• Green examination. Examination of green applications at the USPTO generally proceeds in the same way as for non-green technologies. The length of time for examination can vary depending upon the workload of the Tech Center and Art Unit to which the application is assigned.
The USPTO does allow an applicant to petition for accelerated examination of an application, and provides for waiver of the petition fee for inventions that benefit the environment or reduce energy consumption. However, in many cases, the work involved and other drawbacks may weigh against filing such a petition.
For many companies seeking green patents, a pendency of three to five years to grant may be acceptable. A set of patent applications can preserve rights while R&D is ongoing and define company assets for funding efforts or acquisition. In addition, when US applications are elected to be published at 18 months, the published application creates defensive prior art and contributes to the public disclosure of important technical information.
During examination, green patent applications, like other applications, are more likely to encounter increased prosecution hurdles and decreased willingness by the USPTO to grant patents than in the recent past. The USPTO allowance rate has been steadily declining – after hitting a high of 72% percent in 2000, the allowance rate has dropped dramatically and may now be as low as 44% percent. More aggressive lawyering, interviews with examiners, and submission of evidence of non-obviousness may be required.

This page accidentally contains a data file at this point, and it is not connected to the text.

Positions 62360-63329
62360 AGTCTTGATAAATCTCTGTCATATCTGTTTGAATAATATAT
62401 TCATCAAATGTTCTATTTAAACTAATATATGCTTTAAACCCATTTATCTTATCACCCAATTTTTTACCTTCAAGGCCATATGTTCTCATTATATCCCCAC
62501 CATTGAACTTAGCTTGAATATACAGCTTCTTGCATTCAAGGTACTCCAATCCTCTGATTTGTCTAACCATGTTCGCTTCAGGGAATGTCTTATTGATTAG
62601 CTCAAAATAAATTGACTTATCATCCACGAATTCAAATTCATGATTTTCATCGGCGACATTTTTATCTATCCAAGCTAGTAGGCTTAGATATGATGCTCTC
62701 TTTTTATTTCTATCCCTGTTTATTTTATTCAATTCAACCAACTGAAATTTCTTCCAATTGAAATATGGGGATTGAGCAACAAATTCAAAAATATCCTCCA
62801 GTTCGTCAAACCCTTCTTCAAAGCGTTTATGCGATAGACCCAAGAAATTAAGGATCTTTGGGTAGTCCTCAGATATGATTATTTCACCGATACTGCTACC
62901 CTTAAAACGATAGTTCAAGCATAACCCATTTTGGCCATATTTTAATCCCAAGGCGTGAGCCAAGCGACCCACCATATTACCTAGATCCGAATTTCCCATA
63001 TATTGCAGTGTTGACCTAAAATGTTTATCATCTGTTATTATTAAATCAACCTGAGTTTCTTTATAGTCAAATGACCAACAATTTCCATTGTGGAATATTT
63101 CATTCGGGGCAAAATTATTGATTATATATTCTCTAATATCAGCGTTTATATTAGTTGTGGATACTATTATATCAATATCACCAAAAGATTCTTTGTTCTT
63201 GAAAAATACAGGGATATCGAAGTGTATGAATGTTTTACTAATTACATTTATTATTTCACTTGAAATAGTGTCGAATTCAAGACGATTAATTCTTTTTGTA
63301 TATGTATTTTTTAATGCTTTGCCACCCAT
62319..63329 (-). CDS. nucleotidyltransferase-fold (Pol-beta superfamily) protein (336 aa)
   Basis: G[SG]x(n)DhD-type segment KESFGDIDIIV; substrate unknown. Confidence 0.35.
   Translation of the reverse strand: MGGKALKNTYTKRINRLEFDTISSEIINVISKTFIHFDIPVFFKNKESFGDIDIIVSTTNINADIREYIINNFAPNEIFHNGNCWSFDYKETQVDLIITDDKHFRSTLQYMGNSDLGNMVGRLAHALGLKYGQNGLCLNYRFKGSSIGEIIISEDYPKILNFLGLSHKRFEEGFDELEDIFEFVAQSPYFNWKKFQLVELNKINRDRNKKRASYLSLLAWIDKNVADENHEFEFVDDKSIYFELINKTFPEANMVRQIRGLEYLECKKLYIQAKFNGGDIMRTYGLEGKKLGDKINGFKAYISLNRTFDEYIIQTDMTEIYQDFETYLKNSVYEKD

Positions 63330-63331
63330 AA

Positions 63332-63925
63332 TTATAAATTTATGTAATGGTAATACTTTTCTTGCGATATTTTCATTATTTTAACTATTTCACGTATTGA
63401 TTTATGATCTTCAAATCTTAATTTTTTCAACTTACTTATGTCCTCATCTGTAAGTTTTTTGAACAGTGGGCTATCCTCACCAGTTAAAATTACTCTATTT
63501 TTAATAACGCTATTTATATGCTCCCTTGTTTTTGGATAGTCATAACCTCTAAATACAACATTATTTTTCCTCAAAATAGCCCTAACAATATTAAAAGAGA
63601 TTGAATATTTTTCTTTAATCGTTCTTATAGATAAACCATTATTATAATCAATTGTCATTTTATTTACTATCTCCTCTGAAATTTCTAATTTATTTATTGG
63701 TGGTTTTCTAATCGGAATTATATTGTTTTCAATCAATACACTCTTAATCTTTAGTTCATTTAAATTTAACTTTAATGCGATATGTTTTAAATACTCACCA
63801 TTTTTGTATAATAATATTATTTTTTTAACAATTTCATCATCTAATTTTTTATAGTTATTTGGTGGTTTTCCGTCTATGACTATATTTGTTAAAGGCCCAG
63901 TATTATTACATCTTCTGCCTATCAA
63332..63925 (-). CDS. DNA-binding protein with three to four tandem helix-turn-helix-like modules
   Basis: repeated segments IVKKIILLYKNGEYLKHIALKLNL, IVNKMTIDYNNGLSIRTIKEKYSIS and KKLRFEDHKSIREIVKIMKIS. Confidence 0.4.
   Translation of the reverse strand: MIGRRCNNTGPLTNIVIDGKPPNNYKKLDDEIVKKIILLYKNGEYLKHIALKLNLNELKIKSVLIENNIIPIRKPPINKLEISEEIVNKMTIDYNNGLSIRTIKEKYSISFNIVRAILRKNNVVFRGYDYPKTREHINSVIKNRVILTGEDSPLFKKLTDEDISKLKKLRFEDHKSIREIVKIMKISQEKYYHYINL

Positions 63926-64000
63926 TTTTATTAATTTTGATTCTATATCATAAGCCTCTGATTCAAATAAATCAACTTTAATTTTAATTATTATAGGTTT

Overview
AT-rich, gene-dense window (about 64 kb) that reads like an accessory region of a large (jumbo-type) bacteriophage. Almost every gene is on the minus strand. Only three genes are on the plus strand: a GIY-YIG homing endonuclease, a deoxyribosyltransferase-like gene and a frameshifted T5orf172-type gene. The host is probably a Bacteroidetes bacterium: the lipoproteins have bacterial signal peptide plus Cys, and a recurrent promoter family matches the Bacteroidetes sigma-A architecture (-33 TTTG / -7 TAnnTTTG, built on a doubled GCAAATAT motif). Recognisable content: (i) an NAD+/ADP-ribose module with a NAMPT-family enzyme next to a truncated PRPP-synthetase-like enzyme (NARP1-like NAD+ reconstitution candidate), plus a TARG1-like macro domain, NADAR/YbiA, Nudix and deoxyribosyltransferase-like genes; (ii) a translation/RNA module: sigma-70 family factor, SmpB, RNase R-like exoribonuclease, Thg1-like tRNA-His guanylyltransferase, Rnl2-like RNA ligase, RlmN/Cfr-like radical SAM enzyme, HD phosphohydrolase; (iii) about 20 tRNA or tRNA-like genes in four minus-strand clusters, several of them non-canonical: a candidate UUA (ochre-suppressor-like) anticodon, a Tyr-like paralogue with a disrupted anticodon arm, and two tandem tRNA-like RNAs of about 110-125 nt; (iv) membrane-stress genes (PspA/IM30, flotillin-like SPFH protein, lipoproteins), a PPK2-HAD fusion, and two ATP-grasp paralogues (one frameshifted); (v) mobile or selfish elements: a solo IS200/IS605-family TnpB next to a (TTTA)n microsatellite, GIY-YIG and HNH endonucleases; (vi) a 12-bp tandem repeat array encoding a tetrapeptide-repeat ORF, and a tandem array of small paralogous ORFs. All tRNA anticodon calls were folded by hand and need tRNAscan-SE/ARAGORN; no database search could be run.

• Green patents. It is the use of green patents that will determine whether the green IP context plays out differently than patent uses in other technologies. Recently, there has been a dramatic increase in options for patent owners. These options extend beyond the traditional uses of patents for cross-licensing or deterrence from suit. Companies can now use green patents to promote joint development, assist standards-settings efforts and develop patent pools in order to simplify licensing and promote freedom to operate. A variety of monetization options exist, including traditional enforcement efforts, flexible owner-initiated licensing, the formation of holding companies, auctions and the bundling of patent rights by patent aggregators. This flexibility may allow creative green patent companies to meet both their own interest in realizing profitable returns and the public interest in the successful adoption of solutions for sustainable development.
Michael Messinger and Peter Jackman are directors, and Richard Almon is an associate, at Sterne, Kessler, Goldstein & Fox P.L.L.C., an intellectual property law firm based in Washington, D.C. The views expressed herein are those of the authors and should not be attributed to former, present or future clients of Sterne, Kessler, Goldstein & Fox P.L.L.C.